My problem with anarcho-capitalism

When I made the first post to the blog, I mentioned that I had views that were in alignment with many anarcho-capitalists, but I didn’t ellaborate as to what I saw as its flaws. Before you read, this is a pretty good overview of what anarcho-capitalism is (just ignore the Christianity of the site hosting it).

So to dig in, anarcho-capitalism relies on a society that gains its order spontaineously, that is, without central planning. It treats the complete society the way that languages and traditions get developed: almost by accident. Now, no one needs to centrally plan the English language, and no one sat down one day and invented Christmas, at least as far as I know.

Now, many capitalists try to treat a market in this same way. There doesn’t need to be a central planner to say: “you, cut down five rubber trees to make pencil erasers, and you, mine X amount of metal to make metal rims, and you, put them together”. It just kind-of happens. Ancaps extend this absence of central planning to the legal system as well, and it very well could work. Laws get made based on the value that they bring to the community, rather than based on majority rule. I can, personally, agree with this anti-democratic sentiment.

However, I have a problem with spontaneous orders in combination with ancapism: what do you do when your spontaneous order doesn’t work perfectly? How can you possibly change it without someone there to coordinate it? Let’s take the English language, again, as an example. There are so many parts of the language that just don’t work well: its verb system makes no sense, rules are rarely consistant, it’s hard to learn, similar words don’t resember each other. It looks exactly like what you would expect from a mutt of several different languages that just kind-of happened. Compare this to the consistancy that Esperanto has: rules are consistant, similar words are similar, words are flexible. The difference is that Esperanto was designed, while English emerged from history.

Now, I would also argue that capitalism isn’t really a spontaneous order in the same way that English is, because it is painfully easy to make changes. If something better comes along, people use it. Companies carefully design the products that they make. Sure, the coordination between companies is not centrally planned, but it is still planned by someone at that organization. This is why I find the two to not be comparable.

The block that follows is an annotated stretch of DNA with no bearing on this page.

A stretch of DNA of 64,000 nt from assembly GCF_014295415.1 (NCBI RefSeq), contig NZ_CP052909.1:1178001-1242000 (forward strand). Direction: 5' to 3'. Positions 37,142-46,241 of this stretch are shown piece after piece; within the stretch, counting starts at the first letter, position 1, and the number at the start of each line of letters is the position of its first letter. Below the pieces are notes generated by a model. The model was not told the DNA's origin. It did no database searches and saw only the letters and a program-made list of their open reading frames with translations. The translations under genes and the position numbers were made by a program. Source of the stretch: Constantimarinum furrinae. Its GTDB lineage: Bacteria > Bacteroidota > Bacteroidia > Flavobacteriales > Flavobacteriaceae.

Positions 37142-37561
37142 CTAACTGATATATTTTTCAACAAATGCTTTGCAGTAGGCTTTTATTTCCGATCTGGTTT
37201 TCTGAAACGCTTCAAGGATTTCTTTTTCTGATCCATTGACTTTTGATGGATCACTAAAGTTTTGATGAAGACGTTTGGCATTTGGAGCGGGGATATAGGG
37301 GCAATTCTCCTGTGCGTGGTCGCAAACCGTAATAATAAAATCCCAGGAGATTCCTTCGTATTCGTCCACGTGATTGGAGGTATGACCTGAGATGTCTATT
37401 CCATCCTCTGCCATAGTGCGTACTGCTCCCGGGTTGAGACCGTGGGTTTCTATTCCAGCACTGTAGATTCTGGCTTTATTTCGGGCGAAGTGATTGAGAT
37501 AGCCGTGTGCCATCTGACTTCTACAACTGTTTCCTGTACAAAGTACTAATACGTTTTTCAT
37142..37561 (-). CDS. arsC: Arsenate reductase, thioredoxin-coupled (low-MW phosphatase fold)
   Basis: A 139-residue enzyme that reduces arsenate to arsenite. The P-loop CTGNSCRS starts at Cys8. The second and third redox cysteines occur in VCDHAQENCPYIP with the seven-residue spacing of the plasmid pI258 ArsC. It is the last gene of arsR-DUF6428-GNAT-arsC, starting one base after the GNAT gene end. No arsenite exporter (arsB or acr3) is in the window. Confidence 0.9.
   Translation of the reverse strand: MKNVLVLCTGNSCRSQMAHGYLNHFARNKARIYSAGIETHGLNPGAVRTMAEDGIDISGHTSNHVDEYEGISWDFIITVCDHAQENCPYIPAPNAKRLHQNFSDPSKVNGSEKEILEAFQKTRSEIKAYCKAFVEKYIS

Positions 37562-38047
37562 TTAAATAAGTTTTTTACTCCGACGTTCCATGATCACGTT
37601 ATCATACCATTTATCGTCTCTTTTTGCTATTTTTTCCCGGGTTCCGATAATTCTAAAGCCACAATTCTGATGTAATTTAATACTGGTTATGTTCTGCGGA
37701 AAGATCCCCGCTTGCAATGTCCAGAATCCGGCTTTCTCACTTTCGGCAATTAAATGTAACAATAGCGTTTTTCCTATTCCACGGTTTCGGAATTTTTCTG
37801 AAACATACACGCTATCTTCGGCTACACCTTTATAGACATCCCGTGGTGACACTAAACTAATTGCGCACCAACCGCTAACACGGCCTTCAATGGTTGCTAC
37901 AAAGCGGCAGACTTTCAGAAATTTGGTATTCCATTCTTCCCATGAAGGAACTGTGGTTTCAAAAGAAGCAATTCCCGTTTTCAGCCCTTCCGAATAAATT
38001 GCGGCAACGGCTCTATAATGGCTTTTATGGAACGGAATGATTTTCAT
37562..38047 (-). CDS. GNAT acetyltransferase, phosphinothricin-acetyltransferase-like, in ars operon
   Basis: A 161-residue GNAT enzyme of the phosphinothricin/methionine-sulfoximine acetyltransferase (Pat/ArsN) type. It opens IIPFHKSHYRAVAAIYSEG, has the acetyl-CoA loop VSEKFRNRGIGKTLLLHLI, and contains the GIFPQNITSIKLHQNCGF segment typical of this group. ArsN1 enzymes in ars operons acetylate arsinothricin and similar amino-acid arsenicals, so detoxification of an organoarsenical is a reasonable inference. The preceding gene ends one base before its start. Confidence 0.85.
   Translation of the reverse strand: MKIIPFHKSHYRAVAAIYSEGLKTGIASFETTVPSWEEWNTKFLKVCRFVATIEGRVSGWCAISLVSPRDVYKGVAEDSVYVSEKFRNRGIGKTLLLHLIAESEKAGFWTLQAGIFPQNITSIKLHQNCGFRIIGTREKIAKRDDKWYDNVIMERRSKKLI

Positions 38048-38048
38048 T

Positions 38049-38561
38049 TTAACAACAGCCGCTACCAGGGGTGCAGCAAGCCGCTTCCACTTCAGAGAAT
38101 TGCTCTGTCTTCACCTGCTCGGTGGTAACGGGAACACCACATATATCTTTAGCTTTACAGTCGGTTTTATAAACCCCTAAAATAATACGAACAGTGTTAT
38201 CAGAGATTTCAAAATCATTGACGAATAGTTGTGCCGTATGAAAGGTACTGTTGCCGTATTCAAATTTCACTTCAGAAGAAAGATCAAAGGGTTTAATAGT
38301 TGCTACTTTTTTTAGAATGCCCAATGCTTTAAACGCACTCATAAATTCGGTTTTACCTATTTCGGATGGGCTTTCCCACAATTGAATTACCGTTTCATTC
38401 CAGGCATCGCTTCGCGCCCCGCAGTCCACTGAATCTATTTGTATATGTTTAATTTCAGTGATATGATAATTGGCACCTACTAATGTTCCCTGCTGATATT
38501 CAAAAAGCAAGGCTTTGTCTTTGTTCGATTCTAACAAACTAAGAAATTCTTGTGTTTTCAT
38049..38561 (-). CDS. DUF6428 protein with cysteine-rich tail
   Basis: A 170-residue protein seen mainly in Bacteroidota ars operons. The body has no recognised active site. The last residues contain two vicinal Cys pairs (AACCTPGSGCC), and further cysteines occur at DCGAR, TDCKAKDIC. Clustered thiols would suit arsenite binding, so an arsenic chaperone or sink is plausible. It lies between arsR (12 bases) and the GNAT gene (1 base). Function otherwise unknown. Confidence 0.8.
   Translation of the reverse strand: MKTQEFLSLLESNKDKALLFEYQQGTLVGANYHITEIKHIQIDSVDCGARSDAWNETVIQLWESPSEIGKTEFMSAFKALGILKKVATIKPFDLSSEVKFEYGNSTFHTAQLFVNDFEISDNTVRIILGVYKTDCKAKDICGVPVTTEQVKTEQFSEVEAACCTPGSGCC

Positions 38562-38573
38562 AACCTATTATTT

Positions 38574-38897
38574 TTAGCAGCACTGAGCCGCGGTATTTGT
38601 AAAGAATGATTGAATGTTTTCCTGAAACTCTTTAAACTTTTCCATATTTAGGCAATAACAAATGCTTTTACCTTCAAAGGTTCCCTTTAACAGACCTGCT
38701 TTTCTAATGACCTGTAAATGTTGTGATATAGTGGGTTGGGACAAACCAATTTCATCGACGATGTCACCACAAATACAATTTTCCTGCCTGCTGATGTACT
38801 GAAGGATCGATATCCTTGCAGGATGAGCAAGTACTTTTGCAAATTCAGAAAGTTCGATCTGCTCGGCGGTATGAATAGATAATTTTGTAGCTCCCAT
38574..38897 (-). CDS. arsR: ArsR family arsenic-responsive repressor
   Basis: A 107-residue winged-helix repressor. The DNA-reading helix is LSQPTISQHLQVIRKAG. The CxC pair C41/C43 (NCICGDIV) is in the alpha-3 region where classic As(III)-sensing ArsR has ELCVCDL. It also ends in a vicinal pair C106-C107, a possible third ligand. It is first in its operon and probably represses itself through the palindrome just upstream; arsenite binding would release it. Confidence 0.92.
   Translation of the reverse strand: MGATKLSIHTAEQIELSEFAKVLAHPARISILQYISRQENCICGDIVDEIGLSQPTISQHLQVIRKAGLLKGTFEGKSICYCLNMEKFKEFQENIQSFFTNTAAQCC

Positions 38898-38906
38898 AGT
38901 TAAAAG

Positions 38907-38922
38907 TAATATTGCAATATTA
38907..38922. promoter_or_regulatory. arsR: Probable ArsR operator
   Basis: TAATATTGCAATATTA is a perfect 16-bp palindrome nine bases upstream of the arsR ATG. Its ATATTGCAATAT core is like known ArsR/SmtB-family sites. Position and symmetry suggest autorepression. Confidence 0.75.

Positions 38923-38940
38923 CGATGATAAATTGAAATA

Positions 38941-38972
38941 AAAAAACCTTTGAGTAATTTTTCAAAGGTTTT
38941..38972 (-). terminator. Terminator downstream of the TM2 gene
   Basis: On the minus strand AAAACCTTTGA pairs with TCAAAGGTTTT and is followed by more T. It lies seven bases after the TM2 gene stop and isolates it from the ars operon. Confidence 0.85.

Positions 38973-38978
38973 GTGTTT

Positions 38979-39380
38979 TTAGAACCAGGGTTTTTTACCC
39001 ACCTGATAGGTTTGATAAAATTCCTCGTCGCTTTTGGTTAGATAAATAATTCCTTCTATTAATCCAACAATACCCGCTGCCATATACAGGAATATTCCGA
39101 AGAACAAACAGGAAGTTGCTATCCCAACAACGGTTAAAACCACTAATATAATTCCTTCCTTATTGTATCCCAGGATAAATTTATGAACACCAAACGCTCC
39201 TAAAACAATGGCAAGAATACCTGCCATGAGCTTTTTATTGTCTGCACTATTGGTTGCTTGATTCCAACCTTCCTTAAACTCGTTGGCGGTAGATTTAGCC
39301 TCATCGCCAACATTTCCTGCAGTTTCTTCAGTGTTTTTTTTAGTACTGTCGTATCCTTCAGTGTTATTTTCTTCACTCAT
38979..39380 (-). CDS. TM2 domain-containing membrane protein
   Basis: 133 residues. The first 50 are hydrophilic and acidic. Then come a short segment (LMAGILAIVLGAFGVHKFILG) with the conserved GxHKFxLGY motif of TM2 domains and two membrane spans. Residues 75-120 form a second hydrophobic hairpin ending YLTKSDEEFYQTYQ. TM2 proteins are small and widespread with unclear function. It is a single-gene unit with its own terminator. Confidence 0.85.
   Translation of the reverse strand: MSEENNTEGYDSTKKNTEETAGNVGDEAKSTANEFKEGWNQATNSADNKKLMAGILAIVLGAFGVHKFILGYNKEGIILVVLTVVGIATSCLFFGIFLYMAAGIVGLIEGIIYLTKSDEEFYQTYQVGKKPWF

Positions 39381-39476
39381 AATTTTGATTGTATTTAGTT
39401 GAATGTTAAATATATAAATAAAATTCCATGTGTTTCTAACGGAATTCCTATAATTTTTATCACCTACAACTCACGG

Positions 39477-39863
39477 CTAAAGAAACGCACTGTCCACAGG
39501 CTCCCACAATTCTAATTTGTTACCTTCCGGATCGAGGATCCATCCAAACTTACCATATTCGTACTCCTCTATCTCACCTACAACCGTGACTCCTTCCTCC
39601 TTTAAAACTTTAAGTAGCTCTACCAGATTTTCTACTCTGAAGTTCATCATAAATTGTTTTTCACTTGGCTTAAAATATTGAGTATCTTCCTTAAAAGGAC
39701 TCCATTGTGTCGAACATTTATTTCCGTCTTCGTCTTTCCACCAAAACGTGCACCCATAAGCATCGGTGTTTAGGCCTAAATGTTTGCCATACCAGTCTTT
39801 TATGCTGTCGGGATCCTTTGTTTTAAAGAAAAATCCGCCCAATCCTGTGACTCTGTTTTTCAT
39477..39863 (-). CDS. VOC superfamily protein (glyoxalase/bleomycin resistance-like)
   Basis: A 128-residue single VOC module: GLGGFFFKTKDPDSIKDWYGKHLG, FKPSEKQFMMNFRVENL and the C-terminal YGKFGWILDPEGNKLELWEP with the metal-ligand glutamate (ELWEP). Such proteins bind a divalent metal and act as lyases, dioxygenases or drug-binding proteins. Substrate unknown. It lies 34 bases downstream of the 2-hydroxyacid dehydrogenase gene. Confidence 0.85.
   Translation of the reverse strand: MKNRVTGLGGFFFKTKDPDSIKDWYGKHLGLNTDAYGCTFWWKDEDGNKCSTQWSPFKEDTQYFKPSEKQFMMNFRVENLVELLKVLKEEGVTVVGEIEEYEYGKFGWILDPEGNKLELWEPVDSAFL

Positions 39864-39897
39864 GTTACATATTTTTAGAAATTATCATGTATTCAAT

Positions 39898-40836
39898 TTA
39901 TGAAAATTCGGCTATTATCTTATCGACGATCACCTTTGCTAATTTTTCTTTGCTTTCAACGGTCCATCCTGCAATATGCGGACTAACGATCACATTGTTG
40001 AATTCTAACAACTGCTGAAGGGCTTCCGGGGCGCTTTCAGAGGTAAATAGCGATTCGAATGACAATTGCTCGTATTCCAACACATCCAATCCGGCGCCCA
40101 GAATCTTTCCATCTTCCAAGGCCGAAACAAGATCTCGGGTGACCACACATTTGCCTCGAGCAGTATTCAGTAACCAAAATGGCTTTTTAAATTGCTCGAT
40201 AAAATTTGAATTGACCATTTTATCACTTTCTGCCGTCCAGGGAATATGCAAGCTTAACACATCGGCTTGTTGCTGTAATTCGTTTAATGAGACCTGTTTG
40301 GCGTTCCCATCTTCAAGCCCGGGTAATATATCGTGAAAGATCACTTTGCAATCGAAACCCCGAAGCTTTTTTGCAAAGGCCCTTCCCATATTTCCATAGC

And the main reason why states didn’t move towards something like Esperanto has more to do with the fact that traditionalists didn’t want that change to happen. Figures like Stalin and Hitler which both opposed, and did their best efforts to squash the movement, largely was centered in eastern Europe.

Now, in Capitalsim, things can change quickly, as their is no democratic overhead to stop it. So why would this complaint apply for a privitized legal system? Let’s look at an example: many ancaps think that intellectual property laws are harmful, and I agree with them. I think that there are enough fowl things to be said about them that I will reserve it for another blog post. However, if you simply got rid of the government and moved the governing bodies into private competing institutions, how could anyone even think about getting rid of the policy? While it may be harmful, it is certainly one that many companies and individuals would be willing to pay for, and it has been around for so long that most people generally accept it. Getting rid of the state actually removes the primary mechanism for conducting change, in this particular instance.